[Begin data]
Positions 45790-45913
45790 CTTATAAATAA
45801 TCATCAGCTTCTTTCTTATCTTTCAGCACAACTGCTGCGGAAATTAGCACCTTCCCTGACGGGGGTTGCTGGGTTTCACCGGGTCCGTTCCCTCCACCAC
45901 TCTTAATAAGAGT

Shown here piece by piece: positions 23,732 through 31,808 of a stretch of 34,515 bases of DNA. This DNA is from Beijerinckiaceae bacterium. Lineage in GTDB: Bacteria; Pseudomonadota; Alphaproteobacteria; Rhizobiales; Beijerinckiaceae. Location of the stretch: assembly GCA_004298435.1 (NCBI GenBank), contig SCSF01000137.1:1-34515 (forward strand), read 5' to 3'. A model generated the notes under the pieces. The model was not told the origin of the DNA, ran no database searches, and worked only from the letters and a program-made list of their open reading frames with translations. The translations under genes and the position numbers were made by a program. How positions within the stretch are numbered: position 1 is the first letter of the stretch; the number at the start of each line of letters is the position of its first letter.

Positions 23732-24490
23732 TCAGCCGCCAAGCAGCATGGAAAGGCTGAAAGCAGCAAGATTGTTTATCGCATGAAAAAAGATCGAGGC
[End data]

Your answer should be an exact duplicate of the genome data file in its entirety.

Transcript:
Positions 45790-45913
45790 CTTATAAATAA
45801 TCATCAGCTTCTTTCTTATCTTTCAGCACAACTGCTGCGGAAATTAGCACCTTCCCTGACGGGGGTTGCTGGGTTTCACCGGGTCCGTTCCCTCCACCAC
45901 TCTTAATAAGAGT

Shown here piece by piece: positions 23,732 through 31,808 of a stretch of 34,515 bases of DNA. This DNA is from Beijerinckiaceae bacterium. Lineage in GTDB: Bacteria; Pseudomonadota; Alphaproteobacteria; Rhizobiales; Beijerinckiaceae. Location of the stretch: assembly GCA_004298435.1 (NCBI GenBank), contig SCSF01000137.1:1-34515 (forward strand), read 5' to 3'. A model generated the notes under the pieces. The model was not told the origin of the DNA, ran no database searches, and worked only from the letters and a program-made list of their open reading frames with translations. The translations under genes and the position numbers were made by a program. How positions within the stretch are numbered: position 1 is the first letter of the stretch; the number at the start of each line of letters is the position of its first letter.

Positions 23732-24490
23732 TCAGCCGCCAAGCAGCATGGAAAGGCTGAAAGCAGCAAGATTGTTTATCGCATGAAAAAAGATCGAGGC